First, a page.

The History of Pixar

The History of Pixar

Matt Sully

Matt Sully

Long-time movie fanatic, Matt has written several screenplays, produced / directed / edited short films, and has a written a historical fiction novel entitled Father's Creed. He's working on his second novel, a sci-fi thriller called Ghost City. Follow his chronicles as a new novelist: https://mattcsully.com

Pixar began in 1974 as CGL (Computer Graphics Lab) a few computer scientists who knew they wanted to create the world’s first computer-animated film. Months later, they were $15M in the hole with nothing to show when they were invited to a meeting with Francis Ford Coppola and George Lucas where they discussed the future of filmmaking.

Lucas brought CGL into part of the Lucasfilm computer division known as ‘The Graphics Group.’ The core group pioneered much of the tech that would make CG animation possible, including the alpha channel, particle effects, and an interface called REYES which stood for Renders Everything You Ever Saw.

In the next few years they created a digital compositing computer that went through several name changes. Originally called Picture Maker, it was then called Pixer, and finally Pixar.

In 82, the Pixar guys were doing special effects for ILM, but despite some advances, their group under LucasFim looked like it might be going under. Lacking the proper computing power, they knew they were still years from creating the animated movie of their dreams and decided to become a hardware company, selling the Pixar Image Computer.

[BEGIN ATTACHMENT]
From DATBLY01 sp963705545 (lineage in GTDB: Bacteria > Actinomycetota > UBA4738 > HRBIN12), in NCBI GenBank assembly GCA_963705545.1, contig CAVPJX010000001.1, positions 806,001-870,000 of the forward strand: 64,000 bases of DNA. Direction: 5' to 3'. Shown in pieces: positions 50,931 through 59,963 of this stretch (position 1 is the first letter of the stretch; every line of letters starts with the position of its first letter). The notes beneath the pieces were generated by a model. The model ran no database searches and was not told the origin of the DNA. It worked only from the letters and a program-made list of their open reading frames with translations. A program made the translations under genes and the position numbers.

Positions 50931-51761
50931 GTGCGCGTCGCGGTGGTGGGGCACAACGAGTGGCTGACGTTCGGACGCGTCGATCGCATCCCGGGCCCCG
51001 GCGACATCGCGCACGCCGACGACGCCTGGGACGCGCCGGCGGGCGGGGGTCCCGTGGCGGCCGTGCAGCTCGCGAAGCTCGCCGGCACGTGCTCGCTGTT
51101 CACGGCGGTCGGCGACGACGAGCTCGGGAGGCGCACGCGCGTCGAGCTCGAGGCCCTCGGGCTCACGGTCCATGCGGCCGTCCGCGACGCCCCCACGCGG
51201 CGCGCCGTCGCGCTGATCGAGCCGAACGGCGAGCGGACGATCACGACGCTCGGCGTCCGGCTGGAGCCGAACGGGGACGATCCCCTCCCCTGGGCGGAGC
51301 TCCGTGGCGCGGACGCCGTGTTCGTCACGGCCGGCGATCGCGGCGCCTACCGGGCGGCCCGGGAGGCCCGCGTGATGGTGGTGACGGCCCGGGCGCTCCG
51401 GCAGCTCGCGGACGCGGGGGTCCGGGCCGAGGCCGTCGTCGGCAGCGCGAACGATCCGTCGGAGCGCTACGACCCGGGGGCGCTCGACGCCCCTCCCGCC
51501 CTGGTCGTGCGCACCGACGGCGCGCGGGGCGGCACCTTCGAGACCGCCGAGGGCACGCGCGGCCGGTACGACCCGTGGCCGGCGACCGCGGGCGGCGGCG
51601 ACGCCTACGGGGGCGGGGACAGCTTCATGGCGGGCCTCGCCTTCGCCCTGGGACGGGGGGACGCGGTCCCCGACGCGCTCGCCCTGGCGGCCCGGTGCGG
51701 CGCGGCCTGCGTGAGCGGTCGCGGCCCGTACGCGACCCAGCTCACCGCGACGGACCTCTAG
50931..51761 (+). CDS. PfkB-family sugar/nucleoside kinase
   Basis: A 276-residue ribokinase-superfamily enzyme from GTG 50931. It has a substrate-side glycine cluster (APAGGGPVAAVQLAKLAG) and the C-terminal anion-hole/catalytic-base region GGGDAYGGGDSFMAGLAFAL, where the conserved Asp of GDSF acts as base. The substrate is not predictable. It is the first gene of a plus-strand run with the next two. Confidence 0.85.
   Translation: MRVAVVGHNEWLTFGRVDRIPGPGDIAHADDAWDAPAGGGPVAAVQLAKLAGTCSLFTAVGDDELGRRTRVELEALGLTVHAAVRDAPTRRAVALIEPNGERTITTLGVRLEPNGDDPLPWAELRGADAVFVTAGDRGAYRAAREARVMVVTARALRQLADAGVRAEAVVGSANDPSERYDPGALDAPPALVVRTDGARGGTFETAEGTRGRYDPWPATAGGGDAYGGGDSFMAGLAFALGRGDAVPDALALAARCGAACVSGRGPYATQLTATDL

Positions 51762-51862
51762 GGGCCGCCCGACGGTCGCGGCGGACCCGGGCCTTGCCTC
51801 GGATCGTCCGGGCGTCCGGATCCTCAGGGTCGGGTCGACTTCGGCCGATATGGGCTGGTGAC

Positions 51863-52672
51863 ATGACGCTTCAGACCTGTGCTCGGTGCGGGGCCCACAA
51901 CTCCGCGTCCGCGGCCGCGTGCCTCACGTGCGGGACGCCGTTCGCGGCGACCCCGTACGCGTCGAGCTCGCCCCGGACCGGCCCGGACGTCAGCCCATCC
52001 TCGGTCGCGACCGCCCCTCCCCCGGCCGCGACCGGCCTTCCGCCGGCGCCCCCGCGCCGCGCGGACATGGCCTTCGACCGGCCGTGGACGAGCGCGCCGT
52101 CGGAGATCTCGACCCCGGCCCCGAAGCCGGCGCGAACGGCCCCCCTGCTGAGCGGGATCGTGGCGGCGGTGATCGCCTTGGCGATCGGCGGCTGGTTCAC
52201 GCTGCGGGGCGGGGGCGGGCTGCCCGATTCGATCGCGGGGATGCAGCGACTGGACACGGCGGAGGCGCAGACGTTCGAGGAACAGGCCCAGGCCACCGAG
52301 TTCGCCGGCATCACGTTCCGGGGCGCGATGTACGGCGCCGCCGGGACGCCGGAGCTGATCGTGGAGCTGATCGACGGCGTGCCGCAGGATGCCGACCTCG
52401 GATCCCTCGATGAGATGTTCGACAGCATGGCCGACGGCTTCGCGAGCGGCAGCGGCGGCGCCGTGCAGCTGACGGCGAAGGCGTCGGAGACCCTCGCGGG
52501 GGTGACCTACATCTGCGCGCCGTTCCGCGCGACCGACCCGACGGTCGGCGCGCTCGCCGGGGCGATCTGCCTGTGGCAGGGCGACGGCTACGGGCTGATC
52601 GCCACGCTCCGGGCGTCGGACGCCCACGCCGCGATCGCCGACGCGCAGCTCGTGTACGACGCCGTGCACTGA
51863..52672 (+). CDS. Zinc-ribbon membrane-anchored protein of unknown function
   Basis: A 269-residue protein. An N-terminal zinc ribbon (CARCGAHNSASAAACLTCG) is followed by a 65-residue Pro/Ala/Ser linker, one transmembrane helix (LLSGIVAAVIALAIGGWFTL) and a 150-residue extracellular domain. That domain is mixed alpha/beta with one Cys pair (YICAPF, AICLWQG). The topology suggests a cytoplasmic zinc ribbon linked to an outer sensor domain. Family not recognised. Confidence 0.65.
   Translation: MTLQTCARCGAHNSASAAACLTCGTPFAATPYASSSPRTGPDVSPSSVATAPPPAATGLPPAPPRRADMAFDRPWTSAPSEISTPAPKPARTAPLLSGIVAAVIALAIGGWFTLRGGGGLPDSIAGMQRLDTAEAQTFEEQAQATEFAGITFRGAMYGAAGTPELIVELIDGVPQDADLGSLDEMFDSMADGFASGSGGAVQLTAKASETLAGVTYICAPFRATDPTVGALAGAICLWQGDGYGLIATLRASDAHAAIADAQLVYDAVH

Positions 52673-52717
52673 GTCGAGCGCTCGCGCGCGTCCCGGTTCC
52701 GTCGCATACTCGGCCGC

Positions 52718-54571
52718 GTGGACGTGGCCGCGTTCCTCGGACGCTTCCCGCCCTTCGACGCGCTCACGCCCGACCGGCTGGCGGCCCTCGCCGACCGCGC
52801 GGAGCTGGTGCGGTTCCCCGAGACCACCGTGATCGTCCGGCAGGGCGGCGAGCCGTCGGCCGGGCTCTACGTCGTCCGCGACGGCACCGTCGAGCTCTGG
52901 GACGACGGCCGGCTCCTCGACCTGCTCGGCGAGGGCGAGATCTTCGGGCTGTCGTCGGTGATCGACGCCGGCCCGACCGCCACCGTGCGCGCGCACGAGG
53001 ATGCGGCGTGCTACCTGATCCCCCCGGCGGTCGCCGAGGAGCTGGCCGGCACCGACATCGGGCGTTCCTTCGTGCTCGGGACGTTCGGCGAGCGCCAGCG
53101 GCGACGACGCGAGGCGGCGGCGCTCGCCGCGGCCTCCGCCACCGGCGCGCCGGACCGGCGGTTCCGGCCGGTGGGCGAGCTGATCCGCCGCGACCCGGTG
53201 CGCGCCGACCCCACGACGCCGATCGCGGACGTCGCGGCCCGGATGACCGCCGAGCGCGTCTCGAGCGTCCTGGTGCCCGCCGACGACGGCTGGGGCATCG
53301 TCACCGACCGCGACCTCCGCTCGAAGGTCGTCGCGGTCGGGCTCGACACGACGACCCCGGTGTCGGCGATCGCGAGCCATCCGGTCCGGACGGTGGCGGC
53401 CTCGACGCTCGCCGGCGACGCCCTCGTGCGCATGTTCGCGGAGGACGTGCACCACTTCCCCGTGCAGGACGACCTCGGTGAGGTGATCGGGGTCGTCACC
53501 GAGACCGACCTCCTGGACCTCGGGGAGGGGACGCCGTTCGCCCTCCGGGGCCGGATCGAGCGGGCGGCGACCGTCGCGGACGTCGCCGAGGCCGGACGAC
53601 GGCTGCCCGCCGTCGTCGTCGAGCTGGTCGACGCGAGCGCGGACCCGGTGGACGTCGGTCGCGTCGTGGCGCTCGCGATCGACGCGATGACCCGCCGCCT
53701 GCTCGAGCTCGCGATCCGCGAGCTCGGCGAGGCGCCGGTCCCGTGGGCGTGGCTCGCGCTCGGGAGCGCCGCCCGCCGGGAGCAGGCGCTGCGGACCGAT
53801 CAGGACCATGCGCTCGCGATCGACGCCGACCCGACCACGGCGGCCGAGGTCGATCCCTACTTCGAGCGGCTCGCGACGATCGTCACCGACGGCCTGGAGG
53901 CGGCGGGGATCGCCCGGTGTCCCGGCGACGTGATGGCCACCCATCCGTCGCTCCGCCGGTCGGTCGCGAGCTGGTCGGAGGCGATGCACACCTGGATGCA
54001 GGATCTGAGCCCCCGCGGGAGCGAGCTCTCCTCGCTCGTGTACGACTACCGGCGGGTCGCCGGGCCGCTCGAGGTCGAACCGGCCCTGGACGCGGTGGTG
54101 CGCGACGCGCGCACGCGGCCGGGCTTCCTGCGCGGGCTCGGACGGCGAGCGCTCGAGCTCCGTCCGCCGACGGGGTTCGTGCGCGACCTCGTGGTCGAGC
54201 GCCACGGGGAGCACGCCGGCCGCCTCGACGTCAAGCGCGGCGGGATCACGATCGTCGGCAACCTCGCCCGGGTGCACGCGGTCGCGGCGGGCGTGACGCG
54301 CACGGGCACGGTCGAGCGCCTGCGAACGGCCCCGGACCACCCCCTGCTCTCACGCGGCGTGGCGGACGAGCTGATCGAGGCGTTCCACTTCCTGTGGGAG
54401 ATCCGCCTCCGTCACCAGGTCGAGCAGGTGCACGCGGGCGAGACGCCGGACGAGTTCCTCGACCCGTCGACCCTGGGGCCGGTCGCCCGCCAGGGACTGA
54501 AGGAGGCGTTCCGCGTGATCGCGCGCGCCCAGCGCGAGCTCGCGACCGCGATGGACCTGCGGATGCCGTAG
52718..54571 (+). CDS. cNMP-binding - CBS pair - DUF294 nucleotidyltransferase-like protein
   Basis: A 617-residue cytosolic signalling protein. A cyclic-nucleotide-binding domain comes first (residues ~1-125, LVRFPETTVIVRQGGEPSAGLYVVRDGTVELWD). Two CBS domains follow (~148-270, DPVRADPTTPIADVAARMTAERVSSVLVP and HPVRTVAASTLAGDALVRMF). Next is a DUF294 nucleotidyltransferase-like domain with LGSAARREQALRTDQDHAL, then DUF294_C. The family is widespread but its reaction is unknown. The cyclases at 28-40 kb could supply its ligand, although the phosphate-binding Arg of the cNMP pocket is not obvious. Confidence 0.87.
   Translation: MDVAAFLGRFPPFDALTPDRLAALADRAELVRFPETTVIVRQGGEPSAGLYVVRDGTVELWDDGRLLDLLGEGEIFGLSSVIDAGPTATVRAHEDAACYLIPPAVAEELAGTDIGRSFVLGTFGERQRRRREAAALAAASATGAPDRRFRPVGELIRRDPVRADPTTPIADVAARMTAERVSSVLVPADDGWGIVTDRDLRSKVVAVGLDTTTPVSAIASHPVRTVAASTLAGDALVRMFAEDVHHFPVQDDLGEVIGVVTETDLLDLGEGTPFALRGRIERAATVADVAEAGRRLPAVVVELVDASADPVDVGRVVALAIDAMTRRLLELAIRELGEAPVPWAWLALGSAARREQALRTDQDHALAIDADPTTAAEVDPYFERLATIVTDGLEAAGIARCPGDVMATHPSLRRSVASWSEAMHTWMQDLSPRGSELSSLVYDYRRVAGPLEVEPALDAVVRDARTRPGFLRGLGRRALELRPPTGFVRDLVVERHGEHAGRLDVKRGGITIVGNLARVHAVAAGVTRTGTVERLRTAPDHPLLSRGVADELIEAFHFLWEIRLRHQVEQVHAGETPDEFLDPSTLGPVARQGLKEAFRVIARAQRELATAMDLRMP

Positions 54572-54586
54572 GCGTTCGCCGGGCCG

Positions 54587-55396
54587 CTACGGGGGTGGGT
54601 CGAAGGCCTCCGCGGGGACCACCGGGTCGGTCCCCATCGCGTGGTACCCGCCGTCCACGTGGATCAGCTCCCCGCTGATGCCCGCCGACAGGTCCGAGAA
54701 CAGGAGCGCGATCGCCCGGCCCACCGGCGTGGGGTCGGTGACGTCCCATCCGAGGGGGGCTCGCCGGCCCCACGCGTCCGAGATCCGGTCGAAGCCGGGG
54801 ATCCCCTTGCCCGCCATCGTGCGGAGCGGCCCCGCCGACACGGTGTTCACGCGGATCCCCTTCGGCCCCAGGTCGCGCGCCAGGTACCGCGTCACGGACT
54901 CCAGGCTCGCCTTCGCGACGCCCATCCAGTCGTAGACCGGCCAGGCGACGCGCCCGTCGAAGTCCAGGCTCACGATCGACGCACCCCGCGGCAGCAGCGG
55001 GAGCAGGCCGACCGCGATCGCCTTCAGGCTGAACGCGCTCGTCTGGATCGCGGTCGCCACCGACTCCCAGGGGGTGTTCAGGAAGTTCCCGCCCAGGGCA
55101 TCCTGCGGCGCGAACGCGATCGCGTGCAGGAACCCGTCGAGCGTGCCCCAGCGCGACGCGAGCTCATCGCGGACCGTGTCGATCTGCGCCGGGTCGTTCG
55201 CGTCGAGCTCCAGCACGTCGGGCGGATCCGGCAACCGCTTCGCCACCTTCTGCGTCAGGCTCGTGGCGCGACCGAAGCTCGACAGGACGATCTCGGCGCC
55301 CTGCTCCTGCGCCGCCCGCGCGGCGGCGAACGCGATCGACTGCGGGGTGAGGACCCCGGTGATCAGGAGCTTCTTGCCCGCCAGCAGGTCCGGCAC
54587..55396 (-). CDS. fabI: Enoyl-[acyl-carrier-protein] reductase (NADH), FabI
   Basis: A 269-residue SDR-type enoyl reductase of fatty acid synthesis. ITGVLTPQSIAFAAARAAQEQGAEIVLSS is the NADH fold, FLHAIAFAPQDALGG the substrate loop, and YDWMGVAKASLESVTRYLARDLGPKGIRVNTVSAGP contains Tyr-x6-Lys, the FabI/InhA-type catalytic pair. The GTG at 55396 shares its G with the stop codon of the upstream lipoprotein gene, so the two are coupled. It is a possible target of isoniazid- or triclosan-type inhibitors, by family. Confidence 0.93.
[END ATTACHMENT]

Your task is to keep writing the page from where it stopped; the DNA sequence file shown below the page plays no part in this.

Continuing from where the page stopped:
One of the buyers of this Pixar computer was Walt Disney Studios who used it to migrate the 2D animation process into a more automated method. Their first movie released using the computer was The Black Cauldron.

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Despite Disney’s interest, computer sales were not taking off. They held on until 86 when a new investor decided to back the Pixar crew. With funding from Steve Jobs, they became a new corporation, yet by 1990 they were reduced to selling their hardware division and released some of their software tools to the open market. Jobs considered pulling out of Pixar, but a familiar group returned with a more invested interest.

Disney made a $26M deal with Pixar to produce 3 computer-animated movies, the first being Toy Story. In 1995, 21 years after their very humble and ambitious beginnings, the gang from Pixar fulfilled their dream and released the world’s first feature length computer-animated film.  Pixar continued to work with Disney. While, the two companies had many disagreements over contract details and ownership rights, in 2006 Disney bought Pixar at a valuation of $7.4B.

Former CEO of Disney, Robert Iger, said he knew it was time to buy Pixar when he attended a parade at the opening of Hong Kong Disneyland where not one of the featured characters created in the last ten years had been made at Disney. They were all created at Pixar.

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